The Hambantota Port turned out to be a failed project under China’s One Belt One Road (OBOR) initiative, a National Security Think Tank established under the Ministry of Defense in Sri Lanka, said.
The Institute of National Security Studies in Sri Lanka said that one reason as to why the OBOR project of developing a port in Hambantota had a negative impact on Sri Lanka was because it failed to provide a return on the investment.
Sanoj Jayakody, a Research Assistant (Intern) at the Institute of National Security Studies said that after Mahinda Rajapaksa was elected President of Sri Lanka in 2005, he looked to develop his rural southern constituency of the Hambantota district and building an international port for commercial ships was one way he planned to achieve this.
To construct the first stage of the port, Sri Lanka borrowed 307 million USD from China at a commercial interest of 6.3% annually.
Analysts such as Jonathan Hillman of CSIS and Eva Grey of Ship Technology point out that the loans came with relatively high rates of commercial interest.
This is especially compared to how most development banks offer loans with interest rates of around 2-3%, or even less. The analysts argue that the Chinese terms of high interest were reflective of a lack of competing bids.
The lack of competing bids was because other entities did not believe that lending money for the Sri Lankan Government to construct a port in Hambantota was economically viable.
This was partly because the existing Colombo Port, which is used by all international ships berthing in Sri Lanka, is currently underutilized.
It is predicted that traffic at the Colombo port will grow tenfold between 2016 and 2040.
“Indeed, the Colombo Port already offered many of the services Rajapaksa was planning to offer at the Hambantota Port. As analysts like David Brewster argue, international ships have no intention of stopping at Hambantota when the already established “excellent” port of Colombo was nearby,” Sanoj Jayakody said.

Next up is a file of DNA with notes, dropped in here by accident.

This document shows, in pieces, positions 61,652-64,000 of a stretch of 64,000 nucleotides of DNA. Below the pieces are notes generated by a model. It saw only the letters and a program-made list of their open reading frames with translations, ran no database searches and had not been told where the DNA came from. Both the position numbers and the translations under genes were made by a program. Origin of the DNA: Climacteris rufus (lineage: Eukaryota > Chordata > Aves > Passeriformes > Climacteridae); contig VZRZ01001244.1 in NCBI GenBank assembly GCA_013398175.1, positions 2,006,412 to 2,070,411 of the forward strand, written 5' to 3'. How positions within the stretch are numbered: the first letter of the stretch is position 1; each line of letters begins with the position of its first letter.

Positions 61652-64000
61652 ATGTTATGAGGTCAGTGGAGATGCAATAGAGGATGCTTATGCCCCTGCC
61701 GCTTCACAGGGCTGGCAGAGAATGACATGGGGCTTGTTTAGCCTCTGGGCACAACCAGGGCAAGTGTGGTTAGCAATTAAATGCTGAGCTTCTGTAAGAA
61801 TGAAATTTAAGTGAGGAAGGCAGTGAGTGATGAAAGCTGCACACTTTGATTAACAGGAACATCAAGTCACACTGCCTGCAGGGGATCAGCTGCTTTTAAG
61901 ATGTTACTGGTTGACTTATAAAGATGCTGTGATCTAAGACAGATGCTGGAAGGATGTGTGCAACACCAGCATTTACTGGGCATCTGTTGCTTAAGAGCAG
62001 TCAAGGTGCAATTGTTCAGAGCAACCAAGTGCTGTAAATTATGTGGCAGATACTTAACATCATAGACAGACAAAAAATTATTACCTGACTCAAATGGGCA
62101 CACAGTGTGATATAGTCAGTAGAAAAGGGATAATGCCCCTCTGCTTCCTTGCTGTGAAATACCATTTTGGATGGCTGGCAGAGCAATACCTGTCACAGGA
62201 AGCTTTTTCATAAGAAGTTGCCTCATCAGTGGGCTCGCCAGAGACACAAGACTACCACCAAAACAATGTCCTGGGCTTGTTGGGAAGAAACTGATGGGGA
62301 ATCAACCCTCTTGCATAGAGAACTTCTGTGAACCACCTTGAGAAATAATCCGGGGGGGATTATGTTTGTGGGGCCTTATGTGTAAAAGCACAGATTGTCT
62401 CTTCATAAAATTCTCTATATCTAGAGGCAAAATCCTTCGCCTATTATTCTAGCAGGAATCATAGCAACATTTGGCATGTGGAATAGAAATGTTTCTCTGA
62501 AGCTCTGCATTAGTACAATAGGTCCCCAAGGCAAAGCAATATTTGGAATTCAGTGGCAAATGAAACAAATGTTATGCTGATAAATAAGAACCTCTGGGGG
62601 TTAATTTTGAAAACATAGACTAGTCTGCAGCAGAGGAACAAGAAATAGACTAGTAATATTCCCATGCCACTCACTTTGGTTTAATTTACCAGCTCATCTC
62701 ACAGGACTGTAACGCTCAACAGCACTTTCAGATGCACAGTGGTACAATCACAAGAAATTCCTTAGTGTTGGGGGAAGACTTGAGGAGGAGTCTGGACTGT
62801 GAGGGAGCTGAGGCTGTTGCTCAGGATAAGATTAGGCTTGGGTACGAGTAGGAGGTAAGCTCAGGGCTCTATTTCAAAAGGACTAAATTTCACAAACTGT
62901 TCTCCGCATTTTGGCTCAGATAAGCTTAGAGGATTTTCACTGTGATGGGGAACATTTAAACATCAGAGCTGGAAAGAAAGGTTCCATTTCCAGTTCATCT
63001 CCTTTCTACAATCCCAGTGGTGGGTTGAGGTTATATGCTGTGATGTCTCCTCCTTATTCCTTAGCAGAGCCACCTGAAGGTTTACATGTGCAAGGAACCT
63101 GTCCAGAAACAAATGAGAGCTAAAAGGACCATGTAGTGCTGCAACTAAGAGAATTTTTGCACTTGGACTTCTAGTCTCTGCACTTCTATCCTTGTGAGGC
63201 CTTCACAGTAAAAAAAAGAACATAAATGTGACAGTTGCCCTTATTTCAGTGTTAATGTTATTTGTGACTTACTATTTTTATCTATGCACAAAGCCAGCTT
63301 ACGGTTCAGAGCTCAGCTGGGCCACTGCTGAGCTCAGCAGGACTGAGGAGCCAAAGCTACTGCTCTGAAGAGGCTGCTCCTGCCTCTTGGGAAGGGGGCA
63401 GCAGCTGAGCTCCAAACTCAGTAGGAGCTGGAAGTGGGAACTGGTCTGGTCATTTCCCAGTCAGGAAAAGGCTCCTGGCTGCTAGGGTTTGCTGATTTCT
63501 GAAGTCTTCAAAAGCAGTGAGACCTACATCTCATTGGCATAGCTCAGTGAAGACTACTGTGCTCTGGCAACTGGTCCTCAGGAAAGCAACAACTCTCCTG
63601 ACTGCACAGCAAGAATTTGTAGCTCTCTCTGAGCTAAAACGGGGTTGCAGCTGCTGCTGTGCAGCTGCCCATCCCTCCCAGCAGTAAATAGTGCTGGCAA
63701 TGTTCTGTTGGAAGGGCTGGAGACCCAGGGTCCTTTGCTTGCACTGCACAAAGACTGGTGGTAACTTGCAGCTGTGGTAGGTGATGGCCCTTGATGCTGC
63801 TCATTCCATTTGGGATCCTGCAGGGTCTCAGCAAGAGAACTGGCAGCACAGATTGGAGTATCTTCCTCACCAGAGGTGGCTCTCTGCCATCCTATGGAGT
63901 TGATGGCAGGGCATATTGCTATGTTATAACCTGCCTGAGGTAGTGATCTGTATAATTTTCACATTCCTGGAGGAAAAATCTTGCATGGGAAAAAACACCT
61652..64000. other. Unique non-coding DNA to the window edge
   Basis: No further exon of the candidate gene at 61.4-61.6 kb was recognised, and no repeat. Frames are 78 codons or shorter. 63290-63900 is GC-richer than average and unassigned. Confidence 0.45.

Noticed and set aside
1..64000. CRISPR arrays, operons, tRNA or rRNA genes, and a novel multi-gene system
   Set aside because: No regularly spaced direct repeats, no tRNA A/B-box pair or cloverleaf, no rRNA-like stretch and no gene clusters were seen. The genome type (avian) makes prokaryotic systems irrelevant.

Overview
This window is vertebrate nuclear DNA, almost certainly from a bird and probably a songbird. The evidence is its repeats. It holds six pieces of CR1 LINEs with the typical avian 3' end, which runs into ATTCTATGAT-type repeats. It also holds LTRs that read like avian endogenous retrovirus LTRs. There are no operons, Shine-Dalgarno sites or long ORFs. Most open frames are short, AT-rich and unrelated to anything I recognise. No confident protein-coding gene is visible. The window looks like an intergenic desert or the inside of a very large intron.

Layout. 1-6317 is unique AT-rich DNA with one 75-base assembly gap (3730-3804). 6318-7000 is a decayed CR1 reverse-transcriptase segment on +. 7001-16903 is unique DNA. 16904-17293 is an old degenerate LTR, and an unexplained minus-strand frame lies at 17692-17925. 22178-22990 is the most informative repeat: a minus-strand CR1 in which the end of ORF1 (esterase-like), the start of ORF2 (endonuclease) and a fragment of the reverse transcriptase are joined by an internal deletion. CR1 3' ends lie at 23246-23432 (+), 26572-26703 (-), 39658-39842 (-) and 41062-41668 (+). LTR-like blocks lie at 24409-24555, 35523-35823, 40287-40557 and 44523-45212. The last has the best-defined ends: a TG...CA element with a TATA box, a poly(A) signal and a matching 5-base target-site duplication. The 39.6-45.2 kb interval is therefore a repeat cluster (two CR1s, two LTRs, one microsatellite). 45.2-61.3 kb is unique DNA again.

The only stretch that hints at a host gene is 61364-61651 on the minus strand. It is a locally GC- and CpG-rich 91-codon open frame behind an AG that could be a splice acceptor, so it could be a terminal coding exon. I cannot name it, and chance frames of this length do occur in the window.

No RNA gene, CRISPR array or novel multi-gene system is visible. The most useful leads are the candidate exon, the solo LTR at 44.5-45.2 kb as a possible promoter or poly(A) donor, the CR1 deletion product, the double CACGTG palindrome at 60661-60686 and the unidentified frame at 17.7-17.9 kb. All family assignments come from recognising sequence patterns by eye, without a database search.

He said that after opening in 2010, the Hambantota port performed dismally and during the first two years, no large ship could dock at the port due to the presence of a large rock on the seabed.
To remove the rock, the Sri Lankan government had to borrow another 40 million USD from the Chinese government.
Finally, even after the port was fully open for business in 2012, barely any ships arrived. For example, in 2012, just 34 of the estimated 50-60 000 ships that annually pass near Sri Lanka’s southern tip actually docked at the Hambantota port.
By 2016, business was so low that the port was making an annual profit of just $1.81 million USD. Far from making Hambantota a megapolis, the port’s dismal performance made it difficult for Sri Lanka to even pay back the debt it had accrued.
Sanoj Jayakody said that the Chinese loan for the Hambantota Port therefore strengthens the case for China’s engagement in debt trap diplomacy.
He said that even if the Hambantota port becomes a regional hub at some point in the future, Sri Lanka will be far from the primary benefactor. Additionally, in the short term, China’s acquisition of the port has triggered regional tensions with India.